- This blog post is based on the author’s paper The mismanaged soul: Existential labor and the erosion of meaningful work, co-authored with Adrian Madden, Kerstin Alfes, amanda Shantz and Emma Soane, Human Resource Management Review, September 2017
- The post gives the views of its author, not the position of LSE Business Review or the London School of Economics.
- Featured image credit: The Wealth of the Nation, by Seymour Fogel, shared by Voice of America, Public Domain, via Wikimedia Commons
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Katie Bailey is professor of work and employment at King’s College’s Business School. Previously, she has held posts at the Universities of Sussex, Kent and Kingston, and at London Business School, where she completed her PhD. Her current research focuses on what makes work meaningful, temporality and the experience of work, employee engagement and strategic human resource management. Her research has been funded by grants of almost £1m from the ESRC, CIPD, NIHR and industry, and she has recently completed a study of purposeful and ethical leadership funded by the CIPD. She has published her research widely in peer-reviewed journals and has been an associate editor or editorial board member of several academic journals. She is currently co-editing the ‘Oxford Handbook of Meaningful Work’.
I am a little puzzled by the Gallup survey findings as other surveys such as the European Working Conditions Survey, the British Social Attitudes Survey, and WERS all give a more positive picture of work. So does the recent CIPD Working Lives Survey https://www.cipd.co.uk/knowledge/work/trends/uk-working-lives.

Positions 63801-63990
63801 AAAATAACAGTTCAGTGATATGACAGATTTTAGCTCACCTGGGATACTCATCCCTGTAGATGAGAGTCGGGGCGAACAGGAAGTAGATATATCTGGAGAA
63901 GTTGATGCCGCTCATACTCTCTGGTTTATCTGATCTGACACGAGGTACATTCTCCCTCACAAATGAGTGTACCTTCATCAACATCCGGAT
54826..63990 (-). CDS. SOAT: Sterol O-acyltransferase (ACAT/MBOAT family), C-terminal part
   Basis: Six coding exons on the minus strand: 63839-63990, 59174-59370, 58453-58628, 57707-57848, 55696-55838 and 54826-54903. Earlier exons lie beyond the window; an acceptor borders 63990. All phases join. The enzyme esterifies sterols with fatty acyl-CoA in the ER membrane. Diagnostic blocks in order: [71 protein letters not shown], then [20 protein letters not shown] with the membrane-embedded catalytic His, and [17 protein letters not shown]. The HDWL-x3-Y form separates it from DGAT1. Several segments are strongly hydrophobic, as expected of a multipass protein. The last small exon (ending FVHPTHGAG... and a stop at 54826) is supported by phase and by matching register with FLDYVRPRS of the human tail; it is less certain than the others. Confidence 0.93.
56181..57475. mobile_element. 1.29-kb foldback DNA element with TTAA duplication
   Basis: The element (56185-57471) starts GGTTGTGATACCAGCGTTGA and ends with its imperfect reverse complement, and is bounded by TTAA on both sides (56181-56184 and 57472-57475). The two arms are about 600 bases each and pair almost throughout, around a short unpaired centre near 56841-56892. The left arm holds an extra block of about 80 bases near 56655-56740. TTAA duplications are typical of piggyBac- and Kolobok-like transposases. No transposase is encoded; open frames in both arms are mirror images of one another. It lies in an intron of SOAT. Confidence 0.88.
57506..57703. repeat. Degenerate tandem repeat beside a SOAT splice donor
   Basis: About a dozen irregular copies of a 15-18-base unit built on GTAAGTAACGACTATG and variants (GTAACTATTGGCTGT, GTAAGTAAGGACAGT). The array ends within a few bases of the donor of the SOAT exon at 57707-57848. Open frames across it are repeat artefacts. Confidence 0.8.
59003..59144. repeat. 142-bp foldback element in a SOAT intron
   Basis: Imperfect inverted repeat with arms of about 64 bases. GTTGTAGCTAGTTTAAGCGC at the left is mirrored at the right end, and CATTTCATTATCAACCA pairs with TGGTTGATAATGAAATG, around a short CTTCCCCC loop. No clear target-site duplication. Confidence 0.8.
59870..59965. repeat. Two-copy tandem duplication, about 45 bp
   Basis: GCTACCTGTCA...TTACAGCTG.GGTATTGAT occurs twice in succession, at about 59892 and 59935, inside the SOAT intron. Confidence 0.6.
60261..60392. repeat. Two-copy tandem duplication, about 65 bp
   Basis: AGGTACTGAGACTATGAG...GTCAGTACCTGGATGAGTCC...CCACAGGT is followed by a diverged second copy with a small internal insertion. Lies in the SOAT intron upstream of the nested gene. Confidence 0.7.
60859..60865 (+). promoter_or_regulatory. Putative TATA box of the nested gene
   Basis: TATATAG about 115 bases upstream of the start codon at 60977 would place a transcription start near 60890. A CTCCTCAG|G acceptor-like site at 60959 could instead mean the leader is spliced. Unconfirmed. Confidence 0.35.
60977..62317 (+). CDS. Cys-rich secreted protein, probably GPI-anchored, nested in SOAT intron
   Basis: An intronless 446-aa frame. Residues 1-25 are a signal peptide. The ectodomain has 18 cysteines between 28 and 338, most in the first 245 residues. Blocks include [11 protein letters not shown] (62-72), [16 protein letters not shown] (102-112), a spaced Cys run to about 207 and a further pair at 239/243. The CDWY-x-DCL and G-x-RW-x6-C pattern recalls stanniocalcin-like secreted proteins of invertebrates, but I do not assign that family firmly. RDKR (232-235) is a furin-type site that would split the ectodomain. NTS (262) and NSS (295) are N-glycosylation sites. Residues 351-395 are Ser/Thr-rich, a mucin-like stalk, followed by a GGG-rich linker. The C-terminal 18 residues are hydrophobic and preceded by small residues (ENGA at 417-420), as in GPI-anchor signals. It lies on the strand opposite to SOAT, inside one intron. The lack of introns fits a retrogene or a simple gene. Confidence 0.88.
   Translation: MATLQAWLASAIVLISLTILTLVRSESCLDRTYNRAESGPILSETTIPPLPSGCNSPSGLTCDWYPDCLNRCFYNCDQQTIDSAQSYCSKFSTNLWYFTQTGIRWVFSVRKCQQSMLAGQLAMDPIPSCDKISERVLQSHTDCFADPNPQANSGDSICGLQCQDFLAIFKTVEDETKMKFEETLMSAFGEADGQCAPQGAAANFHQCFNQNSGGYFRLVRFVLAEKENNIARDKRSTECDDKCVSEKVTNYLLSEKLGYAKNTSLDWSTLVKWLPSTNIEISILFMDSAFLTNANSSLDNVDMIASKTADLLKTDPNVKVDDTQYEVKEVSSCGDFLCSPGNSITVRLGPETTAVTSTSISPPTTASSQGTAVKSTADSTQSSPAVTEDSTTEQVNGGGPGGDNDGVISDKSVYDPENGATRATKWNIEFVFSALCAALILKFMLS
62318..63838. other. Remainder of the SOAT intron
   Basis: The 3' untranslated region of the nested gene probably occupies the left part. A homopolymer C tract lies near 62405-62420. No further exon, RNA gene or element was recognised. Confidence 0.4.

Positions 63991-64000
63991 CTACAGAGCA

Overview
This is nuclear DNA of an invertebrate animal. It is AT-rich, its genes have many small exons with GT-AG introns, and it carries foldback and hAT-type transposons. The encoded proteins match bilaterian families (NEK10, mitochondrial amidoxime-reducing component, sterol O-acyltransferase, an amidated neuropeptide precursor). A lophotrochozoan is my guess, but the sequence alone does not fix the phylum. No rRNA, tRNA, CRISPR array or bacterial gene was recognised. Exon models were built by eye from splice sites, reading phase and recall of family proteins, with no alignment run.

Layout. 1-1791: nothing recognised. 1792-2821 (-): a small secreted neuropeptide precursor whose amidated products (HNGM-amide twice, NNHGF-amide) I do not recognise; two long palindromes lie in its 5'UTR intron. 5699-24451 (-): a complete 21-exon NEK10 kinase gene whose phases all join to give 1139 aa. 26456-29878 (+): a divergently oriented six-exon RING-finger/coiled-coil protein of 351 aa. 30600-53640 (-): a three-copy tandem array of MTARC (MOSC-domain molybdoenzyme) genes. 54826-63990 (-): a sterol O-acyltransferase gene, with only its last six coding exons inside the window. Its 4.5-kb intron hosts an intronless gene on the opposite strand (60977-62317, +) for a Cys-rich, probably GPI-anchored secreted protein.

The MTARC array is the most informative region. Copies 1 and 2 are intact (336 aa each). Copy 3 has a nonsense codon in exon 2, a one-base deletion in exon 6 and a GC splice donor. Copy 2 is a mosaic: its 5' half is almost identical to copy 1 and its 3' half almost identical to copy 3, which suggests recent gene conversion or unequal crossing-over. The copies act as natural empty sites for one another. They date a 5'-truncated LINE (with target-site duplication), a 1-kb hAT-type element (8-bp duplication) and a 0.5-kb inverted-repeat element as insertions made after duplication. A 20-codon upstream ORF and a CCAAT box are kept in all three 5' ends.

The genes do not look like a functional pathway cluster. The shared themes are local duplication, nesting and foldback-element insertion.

One possibility is that while most people like their job, the work they do, and have a good relationship with their manager they are more ambivalent about their organisation. However, WERS found that between 65 and 75 per cent of people said they shared many of their organisation’s values, felt loyalty to their organisation, and said they were proud to tell people who I work for.
It may also be that different measures and questions give different results. I would be wary about putting too much weight on just one survey even if the results look striking.
When people want to make a point about low engagement, they cite Gallup’s figures. The reality is that every other consulting and research firm regularly puts engagement in the low 60% range. Gallup uses a criteria for engagement that no other consulting firm uses. It likely sells survey work but it’s extremely misleading. Global engagement is just fine.